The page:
In a 40 page letter submitted to the Environmental Protection Agency (EPA), UNICA, the organization representing the Brazilian sugarcane industry, noted that even accounting for theoretical Indirect Land Use Changes, sugarcane ethanol reduces greenhouse gas emissions (GHGs) by up to 85 percent. In addition, the organization cites that sugarcane ethanol is a viable way to help the U.S. meet the advanced biofuels requirements of RFS2 (Renewable Fuels Standard).
“We emphatically demonstrated, with verifiable scientific evidence, that Brazilian ethanol is certainly an appropriate alternative for meeting the advanced biofuel requirements of RFS2,” says UNICA’s Chief Representative for North America, Joel Velasco.
The implementation of RFS2 is more than a year delayed and court actions could be taken if the EPA doesn’t take action quickly. One area of concern has been the question of whether the ethanol industry will, or can, meet the cellulosic ethanol requirements. To alleviate this issue, UNICA has suggested modifying the rules to include advanced biofuels such as sugarcane, rather than drowning cellulosic ethanol via the action of waiving that portion of the mandate.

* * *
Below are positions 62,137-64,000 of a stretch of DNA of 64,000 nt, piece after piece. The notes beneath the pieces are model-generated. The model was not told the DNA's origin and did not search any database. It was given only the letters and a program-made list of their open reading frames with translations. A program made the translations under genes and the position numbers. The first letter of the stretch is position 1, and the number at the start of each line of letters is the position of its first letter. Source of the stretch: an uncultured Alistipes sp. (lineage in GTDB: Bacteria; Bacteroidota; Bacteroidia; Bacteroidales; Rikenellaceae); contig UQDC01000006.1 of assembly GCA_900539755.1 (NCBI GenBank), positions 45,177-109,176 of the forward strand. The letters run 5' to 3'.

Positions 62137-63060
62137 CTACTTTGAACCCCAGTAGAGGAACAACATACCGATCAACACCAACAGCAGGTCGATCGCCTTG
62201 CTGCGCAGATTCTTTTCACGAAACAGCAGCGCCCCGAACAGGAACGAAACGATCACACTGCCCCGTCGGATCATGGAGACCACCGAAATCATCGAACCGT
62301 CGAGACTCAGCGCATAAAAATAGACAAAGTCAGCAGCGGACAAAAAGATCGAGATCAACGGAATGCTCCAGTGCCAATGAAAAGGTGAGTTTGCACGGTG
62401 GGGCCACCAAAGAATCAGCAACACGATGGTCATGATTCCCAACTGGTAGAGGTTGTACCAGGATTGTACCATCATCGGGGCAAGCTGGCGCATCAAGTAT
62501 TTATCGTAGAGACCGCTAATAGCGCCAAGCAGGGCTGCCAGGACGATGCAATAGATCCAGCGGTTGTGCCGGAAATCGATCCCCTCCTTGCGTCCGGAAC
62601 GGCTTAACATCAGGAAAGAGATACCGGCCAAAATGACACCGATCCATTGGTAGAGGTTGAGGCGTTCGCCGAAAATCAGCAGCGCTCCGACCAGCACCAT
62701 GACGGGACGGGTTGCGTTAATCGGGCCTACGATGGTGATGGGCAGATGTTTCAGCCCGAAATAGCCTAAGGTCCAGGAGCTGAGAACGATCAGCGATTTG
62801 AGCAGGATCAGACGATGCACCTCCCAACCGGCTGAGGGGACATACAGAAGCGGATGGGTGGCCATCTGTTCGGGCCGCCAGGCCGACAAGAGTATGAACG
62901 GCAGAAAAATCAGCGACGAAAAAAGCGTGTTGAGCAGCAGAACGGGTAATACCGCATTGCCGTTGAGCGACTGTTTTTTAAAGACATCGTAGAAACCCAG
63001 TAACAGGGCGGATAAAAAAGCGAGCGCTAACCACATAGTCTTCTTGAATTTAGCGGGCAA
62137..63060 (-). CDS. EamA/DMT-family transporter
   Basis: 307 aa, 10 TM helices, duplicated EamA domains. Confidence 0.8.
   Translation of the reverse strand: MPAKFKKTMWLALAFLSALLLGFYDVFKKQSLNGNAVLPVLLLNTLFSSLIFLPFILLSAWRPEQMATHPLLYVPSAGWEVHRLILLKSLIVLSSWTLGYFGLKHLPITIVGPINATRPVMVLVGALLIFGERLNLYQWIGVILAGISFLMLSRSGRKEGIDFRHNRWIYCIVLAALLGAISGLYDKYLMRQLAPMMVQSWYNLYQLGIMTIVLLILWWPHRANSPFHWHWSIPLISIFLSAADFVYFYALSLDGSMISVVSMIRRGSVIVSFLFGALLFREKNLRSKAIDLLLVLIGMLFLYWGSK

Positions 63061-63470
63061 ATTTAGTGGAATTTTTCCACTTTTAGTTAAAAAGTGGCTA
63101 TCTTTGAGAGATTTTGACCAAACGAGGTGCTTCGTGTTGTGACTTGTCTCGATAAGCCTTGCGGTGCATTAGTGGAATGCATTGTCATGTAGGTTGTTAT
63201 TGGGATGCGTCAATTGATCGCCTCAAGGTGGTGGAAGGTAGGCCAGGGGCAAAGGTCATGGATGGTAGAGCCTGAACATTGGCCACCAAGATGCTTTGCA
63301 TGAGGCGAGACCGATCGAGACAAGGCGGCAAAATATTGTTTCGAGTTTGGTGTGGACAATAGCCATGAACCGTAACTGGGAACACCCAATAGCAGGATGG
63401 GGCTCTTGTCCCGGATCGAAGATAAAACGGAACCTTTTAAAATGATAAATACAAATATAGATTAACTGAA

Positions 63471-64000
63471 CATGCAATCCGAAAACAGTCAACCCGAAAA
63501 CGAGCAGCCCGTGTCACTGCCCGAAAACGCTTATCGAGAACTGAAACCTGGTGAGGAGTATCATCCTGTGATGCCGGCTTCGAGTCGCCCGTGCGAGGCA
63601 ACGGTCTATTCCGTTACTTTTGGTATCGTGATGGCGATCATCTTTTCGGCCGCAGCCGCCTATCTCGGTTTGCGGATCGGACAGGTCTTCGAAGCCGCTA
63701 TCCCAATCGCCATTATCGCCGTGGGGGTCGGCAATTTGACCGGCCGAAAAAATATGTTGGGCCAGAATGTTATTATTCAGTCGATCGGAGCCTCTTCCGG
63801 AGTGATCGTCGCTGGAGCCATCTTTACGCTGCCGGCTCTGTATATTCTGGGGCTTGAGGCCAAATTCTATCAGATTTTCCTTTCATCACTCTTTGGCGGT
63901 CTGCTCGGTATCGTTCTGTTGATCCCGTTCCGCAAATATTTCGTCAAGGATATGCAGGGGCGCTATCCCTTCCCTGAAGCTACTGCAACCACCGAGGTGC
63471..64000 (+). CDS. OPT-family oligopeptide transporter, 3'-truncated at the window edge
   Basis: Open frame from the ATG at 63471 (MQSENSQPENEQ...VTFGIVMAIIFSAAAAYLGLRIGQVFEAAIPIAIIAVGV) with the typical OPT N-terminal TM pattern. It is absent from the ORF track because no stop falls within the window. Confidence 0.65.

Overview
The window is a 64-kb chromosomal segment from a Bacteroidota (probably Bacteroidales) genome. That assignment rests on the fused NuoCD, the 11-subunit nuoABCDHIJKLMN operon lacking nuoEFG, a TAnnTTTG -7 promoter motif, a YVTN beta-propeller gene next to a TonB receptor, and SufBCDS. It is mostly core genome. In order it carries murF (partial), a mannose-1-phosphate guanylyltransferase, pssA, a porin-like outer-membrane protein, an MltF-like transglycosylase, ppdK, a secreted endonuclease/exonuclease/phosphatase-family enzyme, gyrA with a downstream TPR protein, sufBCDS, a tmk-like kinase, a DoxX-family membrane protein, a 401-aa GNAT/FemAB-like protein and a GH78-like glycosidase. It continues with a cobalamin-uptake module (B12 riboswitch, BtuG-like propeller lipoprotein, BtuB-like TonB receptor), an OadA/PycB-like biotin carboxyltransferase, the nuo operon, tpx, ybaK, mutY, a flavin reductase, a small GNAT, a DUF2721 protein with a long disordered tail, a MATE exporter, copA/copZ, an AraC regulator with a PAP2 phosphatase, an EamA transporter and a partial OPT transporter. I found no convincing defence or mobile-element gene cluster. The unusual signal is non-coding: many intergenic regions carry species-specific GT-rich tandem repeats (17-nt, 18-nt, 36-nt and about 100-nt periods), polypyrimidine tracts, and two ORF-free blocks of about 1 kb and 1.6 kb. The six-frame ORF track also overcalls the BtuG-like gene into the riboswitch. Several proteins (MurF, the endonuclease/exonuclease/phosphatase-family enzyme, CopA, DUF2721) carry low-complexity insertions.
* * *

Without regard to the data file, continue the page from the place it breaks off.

According to EPA calculations, Brazilian cane ethanol reduces GHG emissions by 44 percent considering a 2005 gasoline baseline. That would classify sugarcane ethanol as an advanced biofuel. Nevertheless, under suggested revisions, UNICA points out that sugarcane ethanol would reduce GHG emissions by 82 percent or more.
“We are confident that EPA will make an independent, scientific determination that sugarcane ethanol qualifies as an advanced biofuel under RFS2,” concludes Velasco.